Can an all-female anti-poaching unit stop wildlife crime in an African game preserve – without guns?
Dressed in a baggy green camouflage uniform and black work boots, long ponytail swinging against her back, Tsakane Nxumalo, 26, and her partner Naledi Malungane, 21, stride alongside an elephant-proof electric fence that is 7 feet high and nearly 100 miles long. The potent, honey-like odor of purple-pod cluster-leaf trees hangs heavy in the humid summer air, while overhead a yellow-billed hornbill swoops to perch on the skeleton of a dead leadwood tree. Nxumalo and Malungane are members of the Black Mambas Anti-Poaching Unit. Named after a snake that is native to the region and long, fast, and highly venomous, the Mambas strive to protect the animals of the Balule Nature Reserve within Greater Kruger National Park, a South African wilderness that is about the size of Israel.
Nxumalo and Malungane, who both grew up near the unit’s headquarters but only got to know each other since they became Mambas, are checking, as they do every day of their 21-day shift, for breaches in the fence. Mostly this entails collecting rocks to shore up the places where animals such as warthogs and leopards have tried to burrow their way under, but periodically they come across a spot where humans have cut the fence to hunt animals for bushmeat or, worse, poach rhinos for their horns.
In 2013, when the first Mambas began patrolling the reserve, they quickly discovered that rhino poaching was only part of the problem. The park was also losing hundreds of animals of all species to snares every year. “It was embarrassing,” recalls Craig Spencer, 48, as he sits by a bushveld braai (barbecue) and talks over the calls of a nearby hyena. A maverick South African conservationist, he was head warden of Balule, a private animal preserve. “I should have known what was happening under my nose. It took the Mambas to show me what was going on.”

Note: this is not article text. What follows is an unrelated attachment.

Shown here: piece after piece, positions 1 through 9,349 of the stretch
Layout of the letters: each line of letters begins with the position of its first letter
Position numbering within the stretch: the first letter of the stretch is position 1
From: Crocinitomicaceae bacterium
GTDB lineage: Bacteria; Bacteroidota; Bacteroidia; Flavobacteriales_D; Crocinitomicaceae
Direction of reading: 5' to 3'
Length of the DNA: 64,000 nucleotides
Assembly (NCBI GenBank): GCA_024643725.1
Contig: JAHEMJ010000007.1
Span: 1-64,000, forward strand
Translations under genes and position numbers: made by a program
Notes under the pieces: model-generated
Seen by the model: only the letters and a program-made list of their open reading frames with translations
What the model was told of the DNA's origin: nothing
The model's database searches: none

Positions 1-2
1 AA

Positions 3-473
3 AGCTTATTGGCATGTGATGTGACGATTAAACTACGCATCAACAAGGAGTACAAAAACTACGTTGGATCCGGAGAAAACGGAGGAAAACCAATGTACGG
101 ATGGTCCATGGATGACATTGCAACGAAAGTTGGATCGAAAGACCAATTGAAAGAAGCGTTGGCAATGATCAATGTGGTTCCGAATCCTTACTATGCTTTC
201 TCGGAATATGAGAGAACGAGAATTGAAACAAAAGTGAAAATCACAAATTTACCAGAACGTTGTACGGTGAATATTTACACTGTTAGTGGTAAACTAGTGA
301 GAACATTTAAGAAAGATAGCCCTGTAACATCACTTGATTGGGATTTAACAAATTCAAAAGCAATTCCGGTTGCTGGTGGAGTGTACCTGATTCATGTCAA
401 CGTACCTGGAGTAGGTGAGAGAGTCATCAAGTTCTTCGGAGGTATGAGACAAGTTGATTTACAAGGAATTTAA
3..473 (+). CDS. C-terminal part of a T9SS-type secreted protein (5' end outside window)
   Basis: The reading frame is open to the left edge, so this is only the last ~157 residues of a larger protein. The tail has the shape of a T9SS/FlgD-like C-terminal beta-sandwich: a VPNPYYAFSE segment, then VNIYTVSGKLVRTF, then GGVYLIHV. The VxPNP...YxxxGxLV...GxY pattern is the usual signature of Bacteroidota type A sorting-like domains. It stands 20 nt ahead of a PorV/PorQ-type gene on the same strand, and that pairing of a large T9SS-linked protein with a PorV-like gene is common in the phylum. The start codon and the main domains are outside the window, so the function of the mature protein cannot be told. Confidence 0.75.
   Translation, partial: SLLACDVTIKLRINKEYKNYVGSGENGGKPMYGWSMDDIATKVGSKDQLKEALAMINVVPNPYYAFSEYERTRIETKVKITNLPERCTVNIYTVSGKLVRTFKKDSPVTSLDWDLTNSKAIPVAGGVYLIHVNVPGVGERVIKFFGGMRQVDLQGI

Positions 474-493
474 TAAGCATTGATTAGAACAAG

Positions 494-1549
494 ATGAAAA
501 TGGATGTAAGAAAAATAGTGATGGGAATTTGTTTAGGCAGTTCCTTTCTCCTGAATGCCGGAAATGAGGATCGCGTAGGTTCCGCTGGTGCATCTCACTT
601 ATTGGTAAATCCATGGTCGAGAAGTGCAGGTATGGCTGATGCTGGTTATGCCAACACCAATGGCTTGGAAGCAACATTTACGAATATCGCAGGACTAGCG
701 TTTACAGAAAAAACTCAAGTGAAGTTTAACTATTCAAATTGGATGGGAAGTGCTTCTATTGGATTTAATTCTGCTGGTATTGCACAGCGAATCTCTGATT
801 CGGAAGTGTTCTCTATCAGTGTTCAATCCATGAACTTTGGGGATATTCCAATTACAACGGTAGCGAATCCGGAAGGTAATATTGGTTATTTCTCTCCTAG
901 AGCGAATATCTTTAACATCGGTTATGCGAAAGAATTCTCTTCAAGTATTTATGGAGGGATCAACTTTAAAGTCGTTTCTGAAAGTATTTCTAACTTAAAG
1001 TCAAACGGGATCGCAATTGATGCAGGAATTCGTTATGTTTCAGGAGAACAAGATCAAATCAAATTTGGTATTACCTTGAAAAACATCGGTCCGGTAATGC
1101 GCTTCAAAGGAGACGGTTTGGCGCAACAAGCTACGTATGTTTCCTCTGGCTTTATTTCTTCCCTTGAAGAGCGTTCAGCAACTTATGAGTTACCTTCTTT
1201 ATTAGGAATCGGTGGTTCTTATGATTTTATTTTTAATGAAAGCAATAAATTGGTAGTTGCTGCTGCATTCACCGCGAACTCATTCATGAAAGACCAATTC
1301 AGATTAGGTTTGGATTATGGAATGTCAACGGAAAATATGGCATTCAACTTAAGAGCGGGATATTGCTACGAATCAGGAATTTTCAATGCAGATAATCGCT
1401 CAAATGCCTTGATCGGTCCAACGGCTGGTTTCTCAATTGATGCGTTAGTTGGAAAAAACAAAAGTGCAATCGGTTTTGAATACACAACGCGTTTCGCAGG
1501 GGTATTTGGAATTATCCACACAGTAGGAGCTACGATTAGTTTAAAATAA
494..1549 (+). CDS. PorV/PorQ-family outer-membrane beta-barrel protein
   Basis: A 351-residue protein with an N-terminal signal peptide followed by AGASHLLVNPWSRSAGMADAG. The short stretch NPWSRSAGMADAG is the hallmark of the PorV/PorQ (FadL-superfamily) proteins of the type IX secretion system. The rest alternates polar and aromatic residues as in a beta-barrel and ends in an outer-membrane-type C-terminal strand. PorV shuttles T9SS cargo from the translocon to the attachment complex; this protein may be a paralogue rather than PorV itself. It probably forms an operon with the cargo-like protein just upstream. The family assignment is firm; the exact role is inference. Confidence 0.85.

White rhinos have been hunted almost to extinction in Africa. Of the continent’s 18,000 remaining white rhinos, nearly 90 percent are in South Africa, the species’ last best hope. Kruger is home to by far the biggest white rhino population, as well as about 300 of the world’s 5,600 remaining black rhinos.
The rhinoceros horn is prized in some countries, used as a traditional medicine and a status symbol. According to the Wildlife Justice Commission, a horn fetches an average of $4,000 per pound in Africa, and as much as $8,000 per pound in Asia; given that a set of white rhino horns typically weighs 11 pounds, it’s worth between $44,000 and $88,000. South Africa’s per capita income is about $5,000 per year and its pre-COVID-19 unemployment rate was about 29 percent. Therefore, a rhino, sadly, is a tempting target. In 2017, poachers killed more than 500 rhinos in Greater Kruger National Park, including 17 in Balule.
This story was written by Nick Dall Photography by Bobby Neptune originally appeared in the April 2022 issue of Rotary Magazine: To read the full story go to https://www.rotary.org/en/white-rhinos-and-black-mambas